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Allowance for Kids: 3 Different Techniques

One of the best ways you can introduce money management skills to your kids is by setting up some sort of allowance on a weekly or monthly basis. Healthy financial habits can begin at a young age as money is going to be a part of your children’s lives no matter what, beginning the discussion sooner rather than later will allow for your kids to learn while you are still there to guide them. Learn more about three different techniques you could implement with your family if you are looking to start an allowance plan for your kids.

1. The “Unconditional” Allowance

This method consists of giving the child a regular amount of money on a timely basis without requiring the child to complete any chores. The allowance acts almost as a paycheck to the child, they start to understand receiving a set amount of money and making it last until the next allowance comes. The downside to this option is your child won’t understand that in the real world, money doesn’t just get handed to you.

2. The “Pay as Needed” Allowance

Sometimes your kids don’t need a set amount of money to get them through the week. The “pay as needed” method makes your kids come to you when they need money. Your child is still not completing anything in order to receive the allowance, so it is important to tell them how you work for the money that you are giving to them. When your child asks you for money, make sure you aren’t just handing them some cash to keep them happy. Take this time to talk about where that money comes from and ask how the child plans to spend the cash.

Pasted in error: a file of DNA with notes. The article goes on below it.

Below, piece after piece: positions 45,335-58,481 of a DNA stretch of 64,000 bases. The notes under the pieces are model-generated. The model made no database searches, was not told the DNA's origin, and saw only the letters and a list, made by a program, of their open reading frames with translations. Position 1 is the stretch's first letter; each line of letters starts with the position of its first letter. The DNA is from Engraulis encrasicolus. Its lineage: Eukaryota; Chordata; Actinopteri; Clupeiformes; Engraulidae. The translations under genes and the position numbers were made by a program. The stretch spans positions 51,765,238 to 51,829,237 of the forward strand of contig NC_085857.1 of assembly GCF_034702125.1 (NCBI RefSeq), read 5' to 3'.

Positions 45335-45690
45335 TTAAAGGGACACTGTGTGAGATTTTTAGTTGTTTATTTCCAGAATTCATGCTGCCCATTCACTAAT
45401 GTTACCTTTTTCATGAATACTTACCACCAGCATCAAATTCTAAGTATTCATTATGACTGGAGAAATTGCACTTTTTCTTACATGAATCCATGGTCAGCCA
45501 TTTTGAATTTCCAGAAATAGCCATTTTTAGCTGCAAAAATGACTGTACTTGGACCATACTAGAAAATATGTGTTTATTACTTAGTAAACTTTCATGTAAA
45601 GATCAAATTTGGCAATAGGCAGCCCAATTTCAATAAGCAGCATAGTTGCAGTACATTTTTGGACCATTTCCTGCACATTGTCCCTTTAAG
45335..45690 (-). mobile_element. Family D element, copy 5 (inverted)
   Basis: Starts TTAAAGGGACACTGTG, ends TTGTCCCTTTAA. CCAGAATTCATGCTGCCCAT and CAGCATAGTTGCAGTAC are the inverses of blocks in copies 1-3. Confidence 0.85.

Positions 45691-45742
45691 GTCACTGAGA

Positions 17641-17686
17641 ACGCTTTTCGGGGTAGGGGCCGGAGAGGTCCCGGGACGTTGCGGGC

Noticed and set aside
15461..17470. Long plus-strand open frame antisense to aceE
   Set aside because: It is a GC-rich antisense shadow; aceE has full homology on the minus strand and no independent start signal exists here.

3. The “Earn Money for Chores” Allowance

This option is the most common plan for families to follow. Kids are asked to complete certain chores around the house and in return, they would receive an agreed upon set of money. The reason this option is the most popular is because your child will see a direct correlation between work and money. It is important to be strict, if your child doesn’t complete their assigned chores, they will not receive their allowance for that week. Your child will learn the value of money and will hopefully be more aware of how she spends her weekly allowance.

If you know your child is looking to save up for a bigger purchase, don’t let this influence how much each allowance adds up to. One of the best lessons your child can learn from her allowance is the art of saving. Teaching them the benefits of putting aside money will stick with them for the rest of their lives. Don’t be afraid to show them how you, as a parent, save your own money and introduce them to the difference between a high-yield savings account and a rewards checking account.

About the author

Eileen Flynn

As the Social Media and Public Relations Coordinator at Radius Bank, Eileen has grown up with the online and mobile banking industry. Eileen writes for other generation Zers and recent college graduates who are balancing both saving and spending and explains how online and mobile banking is there to help.